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Restaurants Struggle With Summerville Water Advisory

Normally this is a busy place at lunchtime at McDonald’s in Summerville. A scare about possible water contamination at the city of Summerville’s water treatment plant created a boil water advisory for all city water customers –including local restaurants.

The fast-food industry and local restaurants are experiencing declines in sales while a boil water advisory continues with the city of Summerville.

An early morning thunderstorm Wednesday knocked out power to many Chattooga County customers, including Summerville’s water treatment plant on Filter Plant Road. The plant went without power for more than eight hours and created a situation where contaminants could have possibly entered its system.

“The EPD requires us to post a boil water notice if the pressure in the system drops below 20 psi,” Summerville’s interim city manager Janice Galloway said.

Although the pressure in the system was restored around lunch Wednesday, the boil water advisory is creating some hardships, especially for local restaurants.

Normally at lunchtime, McDonald’s and Burger King’s lobbies are filled with customers waiting in line. However, some customers are leaving once they realize the soda fountain isn’t working because it uses city water.  Both restaurants and others have resorted to using two-liter sodas and canned drinks in an effort to satisfy customers.

Jim’s Family Restaurant closed just after noon Thursday due to the boil water advisory.

“Due to the boil-water advisory… Jims will be closed until further notice. Sorry for any inconveniences. Thanks!,” according to the restaurant’s social media page.

“It does not take it maybe an hour before the pressure to drop. We pressurize the system from the plant. If the high service pump is not running, the pressure just gradually drops,” Galloway said.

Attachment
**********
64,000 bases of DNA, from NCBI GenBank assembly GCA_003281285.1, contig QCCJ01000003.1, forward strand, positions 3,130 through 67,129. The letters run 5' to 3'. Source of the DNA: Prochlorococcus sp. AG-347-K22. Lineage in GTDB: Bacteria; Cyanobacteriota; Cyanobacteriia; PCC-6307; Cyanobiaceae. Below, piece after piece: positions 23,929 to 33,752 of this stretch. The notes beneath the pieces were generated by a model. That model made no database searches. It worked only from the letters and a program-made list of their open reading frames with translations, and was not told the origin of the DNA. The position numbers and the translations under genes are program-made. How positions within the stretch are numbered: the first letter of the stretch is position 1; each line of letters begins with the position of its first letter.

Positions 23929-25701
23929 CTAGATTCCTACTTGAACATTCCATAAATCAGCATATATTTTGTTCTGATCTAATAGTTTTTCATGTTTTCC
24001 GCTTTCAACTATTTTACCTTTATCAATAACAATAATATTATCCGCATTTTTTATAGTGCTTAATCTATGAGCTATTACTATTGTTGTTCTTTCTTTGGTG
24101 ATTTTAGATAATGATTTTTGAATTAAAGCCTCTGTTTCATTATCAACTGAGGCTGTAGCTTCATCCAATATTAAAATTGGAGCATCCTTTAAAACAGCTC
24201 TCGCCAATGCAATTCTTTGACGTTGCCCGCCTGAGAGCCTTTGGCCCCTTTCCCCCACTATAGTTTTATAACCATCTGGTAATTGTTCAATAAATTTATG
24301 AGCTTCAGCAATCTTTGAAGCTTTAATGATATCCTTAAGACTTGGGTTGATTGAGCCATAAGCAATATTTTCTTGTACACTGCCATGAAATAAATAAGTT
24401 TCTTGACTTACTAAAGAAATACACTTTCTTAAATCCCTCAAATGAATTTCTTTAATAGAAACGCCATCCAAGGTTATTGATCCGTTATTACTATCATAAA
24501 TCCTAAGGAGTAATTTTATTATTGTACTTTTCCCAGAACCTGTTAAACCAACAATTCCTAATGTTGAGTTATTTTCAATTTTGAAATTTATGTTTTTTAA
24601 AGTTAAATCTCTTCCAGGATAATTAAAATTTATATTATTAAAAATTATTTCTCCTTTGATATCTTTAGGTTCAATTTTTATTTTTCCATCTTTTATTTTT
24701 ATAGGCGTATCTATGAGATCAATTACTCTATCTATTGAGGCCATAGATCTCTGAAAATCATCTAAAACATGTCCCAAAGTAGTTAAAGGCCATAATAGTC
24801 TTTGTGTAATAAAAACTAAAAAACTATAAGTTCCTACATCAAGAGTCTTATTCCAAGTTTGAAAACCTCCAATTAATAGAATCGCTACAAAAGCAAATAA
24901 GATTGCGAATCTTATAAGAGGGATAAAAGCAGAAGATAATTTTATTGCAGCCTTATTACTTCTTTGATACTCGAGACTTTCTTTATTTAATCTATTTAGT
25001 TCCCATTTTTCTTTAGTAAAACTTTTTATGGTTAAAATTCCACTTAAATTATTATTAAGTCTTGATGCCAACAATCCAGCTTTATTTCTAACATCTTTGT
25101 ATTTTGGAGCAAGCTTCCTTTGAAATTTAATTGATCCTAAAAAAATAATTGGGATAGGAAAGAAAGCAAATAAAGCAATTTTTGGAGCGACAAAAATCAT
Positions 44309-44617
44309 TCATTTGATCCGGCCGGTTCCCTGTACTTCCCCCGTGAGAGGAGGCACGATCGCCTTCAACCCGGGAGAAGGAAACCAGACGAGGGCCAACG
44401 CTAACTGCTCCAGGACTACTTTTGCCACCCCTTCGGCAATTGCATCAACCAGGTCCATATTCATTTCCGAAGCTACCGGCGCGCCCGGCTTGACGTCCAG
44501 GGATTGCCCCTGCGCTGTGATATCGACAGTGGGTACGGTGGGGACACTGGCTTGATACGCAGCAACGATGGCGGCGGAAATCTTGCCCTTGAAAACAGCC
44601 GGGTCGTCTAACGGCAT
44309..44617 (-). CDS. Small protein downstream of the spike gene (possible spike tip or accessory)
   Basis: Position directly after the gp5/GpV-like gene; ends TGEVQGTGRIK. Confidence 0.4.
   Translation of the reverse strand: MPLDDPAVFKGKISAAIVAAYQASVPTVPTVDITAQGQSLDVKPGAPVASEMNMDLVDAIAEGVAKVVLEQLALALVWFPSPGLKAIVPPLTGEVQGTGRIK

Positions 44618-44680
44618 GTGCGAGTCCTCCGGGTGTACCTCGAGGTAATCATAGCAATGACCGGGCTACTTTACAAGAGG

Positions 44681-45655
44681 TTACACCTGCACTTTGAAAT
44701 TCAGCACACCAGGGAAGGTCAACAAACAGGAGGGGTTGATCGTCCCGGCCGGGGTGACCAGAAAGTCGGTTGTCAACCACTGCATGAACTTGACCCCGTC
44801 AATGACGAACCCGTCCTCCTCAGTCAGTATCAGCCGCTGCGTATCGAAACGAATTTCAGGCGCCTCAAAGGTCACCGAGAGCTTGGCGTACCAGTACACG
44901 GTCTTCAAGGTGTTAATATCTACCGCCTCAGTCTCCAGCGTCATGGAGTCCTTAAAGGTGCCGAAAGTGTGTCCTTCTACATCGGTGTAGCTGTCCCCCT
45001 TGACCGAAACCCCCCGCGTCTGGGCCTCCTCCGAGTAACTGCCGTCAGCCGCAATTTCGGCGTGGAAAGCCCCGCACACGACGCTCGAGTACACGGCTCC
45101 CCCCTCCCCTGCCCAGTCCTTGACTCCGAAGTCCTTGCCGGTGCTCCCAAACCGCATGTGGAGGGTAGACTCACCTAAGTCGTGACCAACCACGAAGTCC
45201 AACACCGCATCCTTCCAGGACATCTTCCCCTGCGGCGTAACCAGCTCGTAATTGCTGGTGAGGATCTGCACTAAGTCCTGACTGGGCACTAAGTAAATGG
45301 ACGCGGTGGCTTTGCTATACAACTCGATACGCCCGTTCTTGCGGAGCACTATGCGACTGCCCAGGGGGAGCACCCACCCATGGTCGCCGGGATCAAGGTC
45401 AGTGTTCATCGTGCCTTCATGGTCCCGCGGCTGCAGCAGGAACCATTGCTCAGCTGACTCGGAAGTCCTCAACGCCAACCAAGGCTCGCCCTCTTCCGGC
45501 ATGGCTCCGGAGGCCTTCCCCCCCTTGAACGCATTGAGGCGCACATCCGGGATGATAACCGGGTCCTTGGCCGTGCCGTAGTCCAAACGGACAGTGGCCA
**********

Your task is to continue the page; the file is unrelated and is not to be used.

It’s during this low-pressure time that contaminants can seep into the system, according to the EPD. Due to this potential for contamination, the state requires a boil water advisory until the water can be tested.

The city has collected 22 water samples from different parts of its system, which stretches to near Lyerly and all the way to the Trion Town limits.

“If all the samples are good, we will have the results tomorrow around noon. If they are good, we can lift it at that time,” Galloway said.

The city will announce after lunchtime Friday whether the advisory can be lifted. If one of the samples show contaminants in the water, then the advisory will continue.


  • Boil tap water vigorously for at least a minute prior to using it for drinking or cooking (the minute starts when the water begins to bubble). This includes water used for brushing teeth, making ice, washing raw foods, preparation of drinks, and water for pets.
  • Throw away ice made during the advisory because freezing does not kill bacteria.
  • After the advisory is lifted, flush household pipes, ice makers, water fountains, etc.

An advisory or notice will remain in effect until test samples show the water is safe to drink. Testing for bacteria requires 18-24 hours to complete, depending on the type of test used. The samples are incubated to actually grown bacteria, if any are present. As a result, advisories and notices will be in effect for at least 18-24 hours.